Upon the release of his divisive 2008 book Here Comes Everybody, Clay Shirky was besieged by media professionals: "what will happen to our careers in the brave new world of amateur media?" they asked. As a struggling freelance writer, I empathize. But as Shirky argues in his latest book, Cognitive Surplus, that’s not the crucial question before us. In fact, the problem he poses is so critical, it’s counterproductive to approach this book from a defensive point of view. Shirky is concerned with a much more fundamental societal challenge: will we harness the publishing, sharing and collaboration innovations the internet offers to enrich the commons, or settle for Facebook updates and lolcats?
For the first time in history, Shirky argues, we have the tools to harness society’s “cognitive surplus” — the trillions of hours of free time that residents of the developed world enjoy, time that has steadily increased since World War II. Increases in GDP, education and life span provided a riches of free time, but prior to the internet, it was squandered in front of televisions. The internet democratized the tools of production and distribution, while the network made the benefits scalable: value comes from the combined cognitive surplus of millions. We’re familiar with early products of this surplus: on the silly end of the scale, lolcats and funny Youtube clips; on the more significant end, Wikipedia and the Apache Web Server.
Due to ingrained attitudes, many still scoff at the amateurs producing cat macros or writing Wikipedia entries, but as Shirky notes, the social engagement that the internet encourages is far from new or unusual. Prior to the twentieth century, he writes, “participatory culture would have been a tautology.” Before the advent of broadcast media, all culture was participatory. The expectation that the masses prefer to passively consume media broadcast into our home represents a historical blip, the result of many historical accidents. The social web has reversed that trend. For nearly a century, humans craved the intrinsic rewards that result from participatory culture--membership, engagement, connection--but these desires were thwarted by the limitations of broadcast media. The social web satisfies these long-dormant needs, Shirky argues.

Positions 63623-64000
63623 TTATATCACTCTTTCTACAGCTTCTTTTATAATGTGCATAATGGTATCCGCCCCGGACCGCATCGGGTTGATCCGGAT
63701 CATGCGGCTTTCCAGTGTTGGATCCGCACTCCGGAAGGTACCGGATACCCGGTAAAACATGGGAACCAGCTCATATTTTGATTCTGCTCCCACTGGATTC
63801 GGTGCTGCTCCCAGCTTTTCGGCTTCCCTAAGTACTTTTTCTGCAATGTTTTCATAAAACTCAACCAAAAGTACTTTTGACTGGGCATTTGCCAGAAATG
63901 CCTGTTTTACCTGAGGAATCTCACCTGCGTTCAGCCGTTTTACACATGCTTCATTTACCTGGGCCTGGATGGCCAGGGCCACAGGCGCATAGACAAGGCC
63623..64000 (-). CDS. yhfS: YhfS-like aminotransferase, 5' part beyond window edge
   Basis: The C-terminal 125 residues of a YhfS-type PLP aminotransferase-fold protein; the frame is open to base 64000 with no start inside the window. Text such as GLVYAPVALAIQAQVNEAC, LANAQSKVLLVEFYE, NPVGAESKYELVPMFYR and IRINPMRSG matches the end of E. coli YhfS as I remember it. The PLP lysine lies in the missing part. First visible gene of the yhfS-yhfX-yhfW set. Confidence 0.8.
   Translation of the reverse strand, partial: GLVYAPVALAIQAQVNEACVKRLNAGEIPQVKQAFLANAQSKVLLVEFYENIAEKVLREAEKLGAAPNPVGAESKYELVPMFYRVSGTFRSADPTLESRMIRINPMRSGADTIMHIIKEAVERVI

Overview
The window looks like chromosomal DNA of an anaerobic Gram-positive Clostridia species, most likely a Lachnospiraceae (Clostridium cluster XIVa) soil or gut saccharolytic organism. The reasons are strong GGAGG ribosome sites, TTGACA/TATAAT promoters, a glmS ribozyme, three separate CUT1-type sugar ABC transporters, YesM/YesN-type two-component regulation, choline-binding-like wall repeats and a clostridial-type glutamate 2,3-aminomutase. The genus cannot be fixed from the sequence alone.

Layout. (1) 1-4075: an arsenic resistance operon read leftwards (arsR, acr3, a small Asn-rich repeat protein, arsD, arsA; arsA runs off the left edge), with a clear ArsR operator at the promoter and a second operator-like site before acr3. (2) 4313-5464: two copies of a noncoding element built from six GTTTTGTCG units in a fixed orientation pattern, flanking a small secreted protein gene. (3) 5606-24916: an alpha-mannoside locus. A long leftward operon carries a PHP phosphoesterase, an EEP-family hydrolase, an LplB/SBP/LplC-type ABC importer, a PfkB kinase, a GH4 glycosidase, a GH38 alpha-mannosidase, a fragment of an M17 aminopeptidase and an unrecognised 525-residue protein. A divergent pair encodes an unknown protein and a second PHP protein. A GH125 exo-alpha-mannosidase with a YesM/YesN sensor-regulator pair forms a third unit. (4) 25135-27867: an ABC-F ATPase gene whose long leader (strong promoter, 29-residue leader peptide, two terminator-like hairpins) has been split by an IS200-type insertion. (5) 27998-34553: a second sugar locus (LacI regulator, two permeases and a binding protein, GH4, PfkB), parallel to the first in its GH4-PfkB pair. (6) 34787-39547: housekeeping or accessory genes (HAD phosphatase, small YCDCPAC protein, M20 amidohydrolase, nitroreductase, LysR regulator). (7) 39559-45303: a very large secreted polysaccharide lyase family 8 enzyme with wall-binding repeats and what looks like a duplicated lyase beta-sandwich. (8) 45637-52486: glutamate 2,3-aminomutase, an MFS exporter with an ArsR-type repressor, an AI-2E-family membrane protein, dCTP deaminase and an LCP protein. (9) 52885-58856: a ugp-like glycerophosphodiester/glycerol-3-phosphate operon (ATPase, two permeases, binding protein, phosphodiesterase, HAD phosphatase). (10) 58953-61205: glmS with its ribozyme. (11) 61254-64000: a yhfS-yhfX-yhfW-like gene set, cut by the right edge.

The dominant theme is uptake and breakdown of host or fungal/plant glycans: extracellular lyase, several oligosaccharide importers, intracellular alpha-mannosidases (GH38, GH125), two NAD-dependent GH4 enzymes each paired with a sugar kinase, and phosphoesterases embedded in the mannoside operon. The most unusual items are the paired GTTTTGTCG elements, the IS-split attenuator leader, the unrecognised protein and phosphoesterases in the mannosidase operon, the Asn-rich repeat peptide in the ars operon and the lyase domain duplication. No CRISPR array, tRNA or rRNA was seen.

Such observations about the transformations of internet culture and social media, controversial upon the release of Here Comes Everybody, are now self-evident to anyone with a sober view of current trends. In Cognitive Surplus, Shirky elevates the stagnating debate between advocates of old and new media by offering a new definition of the medium that is elegant in its simplicity: “media is the connective tissue of society.” Media is no longer merely the professionally-produced content we consume: it spans from international news broadcasts to the birthday party invites we receive on Facebook. In the 20th century, these constituted two very different forms of communication: public and personal. That distinction no longer exists.
The opportunity cost to create and broadcast media is drastically reduced. It’s as easy to post a lolcat as it is to report breaking news; as immediate to share a photo with friends on the other side of the world as it is to show it to a neighbor. In the new media climate, with a “dramatically lengthened...radius and half-life of sharing,” sharing takes on a number of forms. Shirky identifies the four types of sharing that the social web allows: personal sharing, communal sharing among a small group, public sharing to create a communal resource such as Apache, and civic sharing, in which a group actively tries to change society. It’s these last two types that Shirky is concerned with incubating: as any Facebook user knows, it’s not difficult to induce individuals to engage in personal or communal sharing. Sharing that impacts significant social change requires much more care and organization.